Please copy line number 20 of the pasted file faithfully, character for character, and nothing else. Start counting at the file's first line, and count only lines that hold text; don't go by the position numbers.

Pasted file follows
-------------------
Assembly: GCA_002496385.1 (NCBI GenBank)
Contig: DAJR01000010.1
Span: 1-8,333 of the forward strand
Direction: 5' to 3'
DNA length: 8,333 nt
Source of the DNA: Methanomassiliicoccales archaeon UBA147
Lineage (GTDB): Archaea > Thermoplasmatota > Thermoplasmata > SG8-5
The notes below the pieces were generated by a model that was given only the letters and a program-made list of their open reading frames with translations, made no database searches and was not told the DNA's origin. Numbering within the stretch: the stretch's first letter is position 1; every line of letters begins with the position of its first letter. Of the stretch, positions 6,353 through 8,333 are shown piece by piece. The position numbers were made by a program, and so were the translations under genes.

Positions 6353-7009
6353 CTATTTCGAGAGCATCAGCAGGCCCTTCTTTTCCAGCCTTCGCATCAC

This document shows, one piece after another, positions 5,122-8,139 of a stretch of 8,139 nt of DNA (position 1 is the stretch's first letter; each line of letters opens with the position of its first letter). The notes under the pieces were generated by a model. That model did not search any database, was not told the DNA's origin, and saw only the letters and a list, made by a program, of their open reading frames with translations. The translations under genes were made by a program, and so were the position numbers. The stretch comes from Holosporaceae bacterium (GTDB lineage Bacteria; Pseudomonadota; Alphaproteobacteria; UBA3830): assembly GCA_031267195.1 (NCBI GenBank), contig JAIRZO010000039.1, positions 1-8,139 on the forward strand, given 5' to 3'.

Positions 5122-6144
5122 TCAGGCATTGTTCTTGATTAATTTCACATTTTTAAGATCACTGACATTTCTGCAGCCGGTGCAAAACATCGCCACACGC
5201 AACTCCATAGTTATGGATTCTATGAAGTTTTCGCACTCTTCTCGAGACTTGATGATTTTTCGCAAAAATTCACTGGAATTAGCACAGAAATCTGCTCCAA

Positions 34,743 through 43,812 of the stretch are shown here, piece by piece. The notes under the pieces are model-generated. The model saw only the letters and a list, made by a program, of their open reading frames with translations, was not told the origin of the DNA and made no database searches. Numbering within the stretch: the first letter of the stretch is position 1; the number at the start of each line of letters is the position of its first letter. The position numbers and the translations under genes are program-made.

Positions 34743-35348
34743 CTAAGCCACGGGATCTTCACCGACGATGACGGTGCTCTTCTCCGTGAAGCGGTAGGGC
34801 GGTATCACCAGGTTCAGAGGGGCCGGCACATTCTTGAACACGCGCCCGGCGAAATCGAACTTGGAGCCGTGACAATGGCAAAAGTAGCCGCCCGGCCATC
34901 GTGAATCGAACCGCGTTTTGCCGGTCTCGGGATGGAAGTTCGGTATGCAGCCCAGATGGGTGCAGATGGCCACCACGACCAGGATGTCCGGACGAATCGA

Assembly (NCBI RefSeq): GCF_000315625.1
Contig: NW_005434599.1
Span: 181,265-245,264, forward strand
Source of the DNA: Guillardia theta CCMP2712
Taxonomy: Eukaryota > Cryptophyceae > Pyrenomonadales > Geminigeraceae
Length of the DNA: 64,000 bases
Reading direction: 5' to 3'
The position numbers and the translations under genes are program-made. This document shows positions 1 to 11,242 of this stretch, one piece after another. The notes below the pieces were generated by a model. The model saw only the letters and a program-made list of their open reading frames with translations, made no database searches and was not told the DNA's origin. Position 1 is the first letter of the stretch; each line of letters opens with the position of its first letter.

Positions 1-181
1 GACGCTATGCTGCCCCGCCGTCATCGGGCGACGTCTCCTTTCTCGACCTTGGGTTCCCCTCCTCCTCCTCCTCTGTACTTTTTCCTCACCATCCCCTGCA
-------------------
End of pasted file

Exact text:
Assembly (NCBI RefSeq): GCF_000315625.1